The weight loss of a substance as a function of temperature is measured using a TGA study. The TGA curves are shown in Figure 6. The TGA plot for PANI is presented in Figure 6(a) which shows 3 weight loss ranges. Similarly, the TGA plot for FA is presented in Figure 6(b) with a gradual weight loss. The weight loss for PFNC was observed to occur in three stages. In the temperature range of 23 and 227°C, the first stage of weight loss occurred, with a 20% moisture loss. The second weight loss occurred in the range of 227-723°C (28%) is attributable to the degradation of aliphatic structure and other thermally unstable FA molecules [15]. The breakdown of the leftover polymer backbone causes the third stage of weight loss at about 799°C (52%) as presented in Figure 6(c). The cumulative TGA plots for PANI, FA, and PFNC are presented in Figure 6(d). The data obtained during TGA analysis is presented in Table 1.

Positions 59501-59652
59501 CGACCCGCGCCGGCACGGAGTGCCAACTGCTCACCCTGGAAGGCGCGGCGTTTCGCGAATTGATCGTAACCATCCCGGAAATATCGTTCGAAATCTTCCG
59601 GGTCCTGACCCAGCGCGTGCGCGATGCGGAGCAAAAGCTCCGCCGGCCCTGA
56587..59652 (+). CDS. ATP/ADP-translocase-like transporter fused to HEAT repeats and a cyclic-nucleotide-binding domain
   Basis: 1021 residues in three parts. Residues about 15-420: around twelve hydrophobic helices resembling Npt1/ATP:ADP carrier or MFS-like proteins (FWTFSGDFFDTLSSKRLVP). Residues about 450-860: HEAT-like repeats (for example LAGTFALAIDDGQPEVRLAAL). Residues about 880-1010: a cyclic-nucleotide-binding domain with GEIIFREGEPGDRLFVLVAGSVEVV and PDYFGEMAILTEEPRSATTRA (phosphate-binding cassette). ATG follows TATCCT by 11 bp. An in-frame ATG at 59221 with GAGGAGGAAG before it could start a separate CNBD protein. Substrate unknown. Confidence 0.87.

3.7. Corrosion Studies

Step 1. Mild steel (MS) substrate was cut into a square plate. To remove rust, the substrate is cleaned with dilute sulphuric acid and then sonicated to eliminate contaminants. After that, it was rinsed in acetone and dried with a drier.

Step 2. Corrosion investigations are conducted on a precleaned steel substrate. A fixed volume of Araldite epoxy resin is combined with various PFNC compositions having thickness of 0.289 mm. These produced compositions are mechanically coated on MS substrates and dried in an oven at 60°C for 60 h. Then, utilizing an electrochemical workstation and an EIS, corrosion studies were conducted.

3.7.1. Potentiodynamic Polarization (Tafel) Studies

The electrochemical measurements were carried out utilizing a three-electrode system that included a PFNC-coated MS substrate as the working electrode, an Ag-AgCl electrode as the reference electrode, and a platinum electrode as the working electrode.

The results of potentiodynamic polarization of samples coated with FA-doped and unreinforced epoxy layers in 0.1 HCl solutions [16] are presented in Table 2. Figure 7 shows the Tafel plots produced after 48 hours of immersion in 0.1 HCl solution for the bare substrate and epoxy-coated substrate. The corrosion current density () for coated specimens was found to decrease by about one order of magnitude as compared to the bare substrate, indicating superior corrosion resistance in coated substrate [17]. The shift in the value to a greater positive value for the PFNC-coated substrate to the bare substrate indicates that the surface is being protected [17].